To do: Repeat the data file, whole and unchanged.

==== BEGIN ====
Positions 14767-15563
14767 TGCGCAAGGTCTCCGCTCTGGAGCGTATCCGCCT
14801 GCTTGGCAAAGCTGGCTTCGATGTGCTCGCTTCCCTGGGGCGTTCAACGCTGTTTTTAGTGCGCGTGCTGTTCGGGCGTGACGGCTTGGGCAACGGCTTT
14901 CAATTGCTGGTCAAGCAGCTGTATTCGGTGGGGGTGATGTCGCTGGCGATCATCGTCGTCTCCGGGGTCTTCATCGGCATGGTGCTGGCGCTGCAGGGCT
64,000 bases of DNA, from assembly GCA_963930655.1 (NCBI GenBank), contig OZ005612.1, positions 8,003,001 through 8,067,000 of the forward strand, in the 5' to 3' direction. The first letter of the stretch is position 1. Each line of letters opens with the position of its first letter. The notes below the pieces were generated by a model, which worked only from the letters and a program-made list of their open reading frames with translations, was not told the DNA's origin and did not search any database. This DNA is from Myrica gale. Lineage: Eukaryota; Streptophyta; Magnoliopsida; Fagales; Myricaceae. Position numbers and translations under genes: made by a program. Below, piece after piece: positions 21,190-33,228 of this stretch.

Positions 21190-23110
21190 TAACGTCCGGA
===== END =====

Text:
Positions 14767-15563
14767 TGCGCAAGGTCTCCGCTCTGGAGCGTATCCGCCT
14801 GCTTGGCAAAGCTGGCTTCGATGTGCTCGCTTCCCTGGGGCGTTCAACGCTGTTTTTAGTGCGCGTGCTGTTCGGGCGTGACGGCTTGGGCAACGGCTTT
14901 CAATTGCTGGTCAAGCAGCTGTATTCGGTGGGGGTGATGTCGCTGGCGATCATCGTCGTCTCCGGGGTCTTCATCGGCATGGTGCTGGCGCTGCAGGGCT
64,000 bases of DNA, from assembly GCA_963930655.1 (NCBI GenBank), contig OZ005612.1, positions 8,003,001 through 8,067,000 of the forward strand, in the 5' to 3' direction. The first letter of the stretch is position 1. Each line of letters opens with the position of its first letter. The notes below the pieces were generated by a model, which worked only from the letters and a program-made list of their open reading frames with translations, was not told the DNA's origin and did not search any database. This DNA is from Myrica gale. Lineage: Eukaryota; Streptophyta; Magnoliopsida; Fagales; Myricaceae. Position numbers and translations under genes: made by a program. Below, piece after piece: positions 21,190-33,228 of this stretch.

Positions 21190-23110
21190 TAACGTCCGGA